Today’s hot topic: Constitution (1)
There is growing debate on whether we should remove the economic restrictions in the Constitution. Anyone who is at all knowledgeable of the world knows that that world has evolved considerably since 1935, which was when most of the economic restrictions in the 1987 Constitution were introduced. There have been vast changes since 1987, when the restrictions were just thoughtlessly copied. In 1935, our population was 15 million; in 1987, it was 57 million. By mid-century, it will be some 150 million, ten times that of 1935. To provide suitable jobs for so many today and in the future will require the help of all the domestic and foreign investors our economy can attract.
We are in a globalized world where everything is interconnected, so that restrictions on who does business here no longer makes sense. The only ones who might object to opening up are Filipino businessmen who’d see their business opportunities threatened. But they, who are the only ones who might be negatively affected, want the restrictions removed. So there’s no opposition, except those on the left who oppose anything. Isn’t it interesting that a communist dictatorship in Vietnam is much less restrictive regarding foreign direct investments than the Philippines, welcomes foreign investors more, and thus receives four times as much FDI?
Where opposition lies is in the fear that the politicians will hijack the review to include political changes beneficial to them and not to the nation. But that fear has been with us through four presidencies; time and time again, constitutional change has been deferred because of this fear. Well, that fear will be with us in the next administration and the next, and the one after that. We have to bite the bullet some time. I believe that time is now, while we have a President in favor of opening up the economy. And also during a global depression, when we will need as much FDI as possible for our economy to recover.
In a roundtable discussion the Wallace Business Forum, Inc. held recently, Senate President Tito Sotto had a very interesting solution to this fear: to put forth a Resolution of Both Houses (RBH) that is mandated to look only at the economic provisions. An RBH can only investigate one subject. Speaker Lord Allan Velasco introduced a resolution, RBH2, in July 2019, that does just that. More recently, House Concurrent Resolution No. 1 was also introduced.
A joint resolution, once approved by a three-fourths vote in both the House and the Senate, can then be taken to the people in a plebiscite during the national elections in May 2022. The problem with both these resolutions is that they still put openness in question. Instead of just removing the restrictions, they insert the phrase “unless otherwise provided by law.” This leaves a risk that future Congresses may never pass a law or, worse, reverse one passed by a prior administration. Look at the anti-dynasty law where the Constitution called for its prohibition “as may be defined by law.” That law was never raised, let alone passed as the Constitution mandated.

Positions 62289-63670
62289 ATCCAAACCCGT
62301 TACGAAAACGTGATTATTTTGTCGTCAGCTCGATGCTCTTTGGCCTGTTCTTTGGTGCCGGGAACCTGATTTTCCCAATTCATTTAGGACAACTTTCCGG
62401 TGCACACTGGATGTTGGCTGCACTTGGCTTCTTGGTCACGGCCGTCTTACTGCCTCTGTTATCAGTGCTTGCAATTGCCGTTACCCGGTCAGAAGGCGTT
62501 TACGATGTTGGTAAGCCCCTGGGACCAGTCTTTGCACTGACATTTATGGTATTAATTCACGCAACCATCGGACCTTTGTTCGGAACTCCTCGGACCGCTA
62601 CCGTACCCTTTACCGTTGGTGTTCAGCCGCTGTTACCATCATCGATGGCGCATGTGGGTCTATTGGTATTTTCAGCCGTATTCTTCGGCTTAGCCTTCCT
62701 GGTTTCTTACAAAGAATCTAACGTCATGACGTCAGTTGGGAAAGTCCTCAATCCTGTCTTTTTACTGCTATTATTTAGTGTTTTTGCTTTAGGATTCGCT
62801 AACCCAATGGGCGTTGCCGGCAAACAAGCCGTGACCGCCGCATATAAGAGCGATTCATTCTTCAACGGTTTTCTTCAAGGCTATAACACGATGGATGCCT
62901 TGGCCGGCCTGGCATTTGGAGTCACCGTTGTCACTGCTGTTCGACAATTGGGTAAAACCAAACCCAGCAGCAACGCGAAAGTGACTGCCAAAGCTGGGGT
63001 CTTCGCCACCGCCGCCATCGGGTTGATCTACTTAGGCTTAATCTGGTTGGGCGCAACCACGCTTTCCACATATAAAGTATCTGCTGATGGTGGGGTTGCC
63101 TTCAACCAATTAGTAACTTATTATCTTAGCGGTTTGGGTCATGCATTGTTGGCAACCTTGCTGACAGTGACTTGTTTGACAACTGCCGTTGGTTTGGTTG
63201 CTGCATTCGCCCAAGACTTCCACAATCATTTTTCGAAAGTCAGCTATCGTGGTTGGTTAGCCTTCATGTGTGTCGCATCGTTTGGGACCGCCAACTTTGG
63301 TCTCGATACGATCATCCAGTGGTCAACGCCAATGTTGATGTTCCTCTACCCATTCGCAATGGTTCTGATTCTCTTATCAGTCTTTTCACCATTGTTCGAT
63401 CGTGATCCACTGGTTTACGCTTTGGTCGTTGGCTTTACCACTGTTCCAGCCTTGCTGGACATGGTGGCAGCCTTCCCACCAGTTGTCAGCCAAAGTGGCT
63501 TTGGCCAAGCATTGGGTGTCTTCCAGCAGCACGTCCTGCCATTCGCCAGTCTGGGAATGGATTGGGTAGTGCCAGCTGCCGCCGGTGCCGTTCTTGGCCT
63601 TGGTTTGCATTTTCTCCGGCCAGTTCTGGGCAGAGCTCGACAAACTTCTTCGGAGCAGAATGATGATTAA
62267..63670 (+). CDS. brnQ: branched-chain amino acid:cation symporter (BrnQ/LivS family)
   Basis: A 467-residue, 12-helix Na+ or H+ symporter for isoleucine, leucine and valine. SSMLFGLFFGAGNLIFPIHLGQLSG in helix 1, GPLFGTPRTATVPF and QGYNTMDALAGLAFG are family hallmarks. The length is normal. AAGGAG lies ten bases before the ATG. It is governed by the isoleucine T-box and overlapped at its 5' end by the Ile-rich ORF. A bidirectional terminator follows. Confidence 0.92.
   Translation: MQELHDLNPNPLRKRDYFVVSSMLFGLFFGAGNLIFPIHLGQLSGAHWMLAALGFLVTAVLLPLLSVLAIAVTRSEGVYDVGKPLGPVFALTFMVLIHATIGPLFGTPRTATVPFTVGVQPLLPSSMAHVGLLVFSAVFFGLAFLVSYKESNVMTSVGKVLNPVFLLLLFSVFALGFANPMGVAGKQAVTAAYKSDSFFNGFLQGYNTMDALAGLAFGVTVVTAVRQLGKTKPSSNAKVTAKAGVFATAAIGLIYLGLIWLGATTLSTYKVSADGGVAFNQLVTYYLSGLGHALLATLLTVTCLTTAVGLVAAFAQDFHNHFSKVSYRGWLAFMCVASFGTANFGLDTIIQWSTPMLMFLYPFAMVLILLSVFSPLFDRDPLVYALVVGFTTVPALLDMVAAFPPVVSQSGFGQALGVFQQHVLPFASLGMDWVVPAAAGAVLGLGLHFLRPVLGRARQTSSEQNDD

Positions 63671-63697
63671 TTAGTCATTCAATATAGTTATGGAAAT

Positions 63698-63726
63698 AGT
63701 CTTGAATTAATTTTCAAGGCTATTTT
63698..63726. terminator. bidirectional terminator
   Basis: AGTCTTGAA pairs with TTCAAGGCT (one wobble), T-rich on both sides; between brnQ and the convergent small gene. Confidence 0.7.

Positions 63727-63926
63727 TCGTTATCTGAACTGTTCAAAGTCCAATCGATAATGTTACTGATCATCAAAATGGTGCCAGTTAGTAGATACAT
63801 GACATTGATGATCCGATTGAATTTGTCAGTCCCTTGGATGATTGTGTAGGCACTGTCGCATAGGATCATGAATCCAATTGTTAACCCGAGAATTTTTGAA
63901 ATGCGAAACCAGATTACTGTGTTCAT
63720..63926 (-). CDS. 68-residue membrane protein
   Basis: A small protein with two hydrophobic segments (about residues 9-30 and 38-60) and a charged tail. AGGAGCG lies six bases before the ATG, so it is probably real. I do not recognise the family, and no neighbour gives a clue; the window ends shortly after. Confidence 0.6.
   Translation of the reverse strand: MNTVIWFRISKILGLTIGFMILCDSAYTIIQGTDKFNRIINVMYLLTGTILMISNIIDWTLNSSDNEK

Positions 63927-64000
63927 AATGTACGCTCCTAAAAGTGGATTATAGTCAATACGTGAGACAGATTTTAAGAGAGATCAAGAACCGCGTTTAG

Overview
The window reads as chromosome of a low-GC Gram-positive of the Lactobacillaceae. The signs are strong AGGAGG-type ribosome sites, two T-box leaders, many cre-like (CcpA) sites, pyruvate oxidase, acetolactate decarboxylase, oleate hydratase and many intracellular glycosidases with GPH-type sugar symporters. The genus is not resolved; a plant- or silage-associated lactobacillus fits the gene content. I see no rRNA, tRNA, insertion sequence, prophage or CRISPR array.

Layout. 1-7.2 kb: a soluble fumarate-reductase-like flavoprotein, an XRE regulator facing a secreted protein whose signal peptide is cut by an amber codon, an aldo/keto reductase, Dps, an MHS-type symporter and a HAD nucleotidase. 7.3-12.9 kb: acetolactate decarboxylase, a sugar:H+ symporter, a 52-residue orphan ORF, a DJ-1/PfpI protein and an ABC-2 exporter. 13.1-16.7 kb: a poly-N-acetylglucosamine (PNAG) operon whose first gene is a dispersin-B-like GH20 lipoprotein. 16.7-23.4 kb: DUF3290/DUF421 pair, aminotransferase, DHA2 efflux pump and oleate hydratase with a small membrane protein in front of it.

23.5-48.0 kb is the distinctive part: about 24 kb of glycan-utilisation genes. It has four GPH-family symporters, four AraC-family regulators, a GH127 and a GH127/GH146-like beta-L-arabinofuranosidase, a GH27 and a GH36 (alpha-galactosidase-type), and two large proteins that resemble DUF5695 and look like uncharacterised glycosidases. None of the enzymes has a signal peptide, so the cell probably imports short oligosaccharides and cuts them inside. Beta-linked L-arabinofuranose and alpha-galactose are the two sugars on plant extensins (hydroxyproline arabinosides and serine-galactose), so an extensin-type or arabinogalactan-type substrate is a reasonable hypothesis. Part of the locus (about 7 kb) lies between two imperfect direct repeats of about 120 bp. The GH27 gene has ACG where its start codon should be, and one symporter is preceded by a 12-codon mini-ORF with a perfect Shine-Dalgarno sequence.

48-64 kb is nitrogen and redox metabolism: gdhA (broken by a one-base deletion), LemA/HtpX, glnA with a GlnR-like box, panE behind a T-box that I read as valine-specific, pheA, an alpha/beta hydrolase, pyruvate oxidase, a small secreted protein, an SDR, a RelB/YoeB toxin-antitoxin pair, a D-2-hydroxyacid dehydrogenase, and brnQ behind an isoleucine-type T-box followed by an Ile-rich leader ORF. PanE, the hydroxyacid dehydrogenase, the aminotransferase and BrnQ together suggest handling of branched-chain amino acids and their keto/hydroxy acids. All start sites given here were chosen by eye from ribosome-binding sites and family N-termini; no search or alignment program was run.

No other country in the world has economic restrictions in its constitution—so why should we? Remove them entirely, and then if a restriction is deemed desirable, introduce it in a law. Congress has the power to do so any time. That achieves the same result, as a law can still decide how to manage investment in a sector, but from a positive point of view: We’re an open society that has occasional restrictions, and not a closed society that has discretionary openness.
The right move is to remove the restrictions entirely. Restrictions bear no place in this technological, global world, and never will again. To ensure swift passage, the President should call for regular and frequent Legislative-Executive Development Advisory Council meetings during this review to speed up the process, agree on the changes to be made, and monitor progress.
The only area where there is considerable controversy is land ownership. This is an emotional issue where great fear exists of foreigners taking over our land. Here, the suggestion in the RBH can be retained: Retain the restriction on land ownership “unless otherwise provided by law,” which could then allow Congress to allow foreigners to own limited amounts of land where it makes sense to do so.
We are the most closed economy in the Asean region and probably in all of Asia. In the OECD 2019 ranking of 84 countries, only three are more closed than the Philippines: Occupied Palestinian Territory, Algeria, and Libya. Certainly not a group we should want to belong to. We are also the slowest in attracting job-creating foreign investments. There’s a causal link there.
The Filipino people have suffered because foreigners can’t come in to help us advance the development of our public utilities, or help us with their expertise as professionals. The Constitution is imposing senseless restrictions that benefit no one.
More next week.
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